James Bond movies are only as good as the villain — unless there is someone who pushes Bond to new extremes, his victory is hollow. (Well, except for all the hot Bond girls.)
That need for the hero to have to reach new heights is true of all drama. It is true of sports. What is Muhammad Ali without Joe Frazier and George Forman? Magic without Bird (or Bird without Magic)? Even Michael Jordan had to get over the hurdle of the Bad Boy Pistons before he could become a legend.
For LeBron James, that has been the Celtics. His career had always seemed to fall short — it’s why he left Cleveland — and the Celtics had caused that demise two of the last three years (including last season when Clevelanders are convinced LeBron quit on them). While other teams had beaten him too, the Celtics had come to symbolize the mountain he had to climb.
And he almost did not scale it Monday — he made the amazing jumpstop layup in the final minute to give the Heat a short-lived lead, but after that was stripped by Ray Allen giving the Celtics a final chance to win in regulation. They blew it. Given a second chance in overtime, James did not.
He sounded relieved and excited after the game, as reported by Ian Thompson at Sports Illustrated.
“I looked at it as one of the biggest games of my career,” said James. “Me and D-Wade had a lot of conversation after Game 3 all the way to the tip-off today about how important this game is. I heard a stat that D-Wade had lost 11 straight in this building. I haven’t had much success in this building. So we put a lot of pressure on ourselves to try to do whatever it took to help our team win this ballgame.”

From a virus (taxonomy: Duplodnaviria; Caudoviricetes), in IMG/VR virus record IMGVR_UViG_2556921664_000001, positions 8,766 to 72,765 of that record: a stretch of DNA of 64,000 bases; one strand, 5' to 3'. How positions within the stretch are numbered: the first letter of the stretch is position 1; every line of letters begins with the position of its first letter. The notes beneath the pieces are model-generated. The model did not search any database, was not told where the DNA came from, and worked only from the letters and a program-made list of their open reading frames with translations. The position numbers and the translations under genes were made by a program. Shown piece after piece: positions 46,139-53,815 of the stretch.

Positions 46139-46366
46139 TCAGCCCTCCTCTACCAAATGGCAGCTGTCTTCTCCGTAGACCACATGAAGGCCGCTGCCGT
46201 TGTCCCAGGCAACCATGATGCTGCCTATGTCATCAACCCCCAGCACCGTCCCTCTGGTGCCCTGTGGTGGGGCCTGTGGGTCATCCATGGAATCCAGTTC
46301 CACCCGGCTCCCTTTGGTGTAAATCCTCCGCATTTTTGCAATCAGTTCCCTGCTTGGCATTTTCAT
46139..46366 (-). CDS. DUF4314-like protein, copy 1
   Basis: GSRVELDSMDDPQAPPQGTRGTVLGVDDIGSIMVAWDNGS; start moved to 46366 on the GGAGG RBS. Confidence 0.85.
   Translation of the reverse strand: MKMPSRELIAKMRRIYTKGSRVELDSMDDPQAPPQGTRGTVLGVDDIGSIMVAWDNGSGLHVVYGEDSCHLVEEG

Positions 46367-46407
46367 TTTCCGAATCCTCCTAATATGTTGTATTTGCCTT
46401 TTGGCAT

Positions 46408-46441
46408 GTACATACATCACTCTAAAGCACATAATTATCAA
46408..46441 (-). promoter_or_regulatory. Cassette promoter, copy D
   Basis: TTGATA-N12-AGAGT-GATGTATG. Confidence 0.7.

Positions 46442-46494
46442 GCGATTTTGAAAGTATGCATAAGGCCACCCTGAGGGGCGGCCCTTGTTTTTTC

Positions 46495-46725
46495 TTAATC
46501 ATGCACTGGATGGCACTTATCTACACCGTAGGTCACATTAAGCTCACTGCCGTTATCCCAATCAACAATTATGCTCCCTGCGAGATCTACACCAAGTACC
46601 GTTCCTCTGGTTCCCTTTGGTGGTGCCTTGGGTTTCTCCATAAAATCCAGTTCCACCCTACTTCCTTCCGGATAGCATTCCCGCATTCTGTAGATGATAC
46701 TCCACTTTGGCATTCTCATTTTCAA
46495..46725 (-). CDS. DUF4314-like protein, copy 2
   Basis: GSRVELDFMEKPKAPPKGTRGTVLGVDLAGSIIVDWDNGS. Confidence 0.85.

There is a long way to go. Unlike the Lakers, the Celtics are not going to roll over and die in their closeout game. They will play harder and better than they have all series. Then there will be the conference finals, then the finals. None of it easy, most of it harder than this.
But for LeBron, it’s feeling like a breakthrough.
LeBron James is a smart man, one who knows what his empire is built upon:
And him being better than anyone else in the world at it.
While his post-career life is in Los Angeles — his production company has “The Wall” on NBC, is in the early stages of putting together an NBC comedy about the family life of Ben Simmons, is producing “The Shop” on HBO, is making “Space Jam 2” with LeBron as the star, and more — do not suggest to LeBron that might get in the way of basketball.
“I’m a basketball player. I play ball, that’s what I do,” LeBron said earlier in his press conference. “That’s what I live by and when I do it at the level I do it at everything else takes care of itself.
“As far as my business, those things have been taking care of themselves long before I came out here to be part of the Lakers franchise.”
LeBron is right about that. His production company — led by Maverick Carter — has been working on Space Jam for a couple of years now, and if LeBron had decided to stay in Cleveland or sign in Philadephia or anywhere else that project would still be going forward. They’d still be filming next summer in the off-season, regardless of where he played.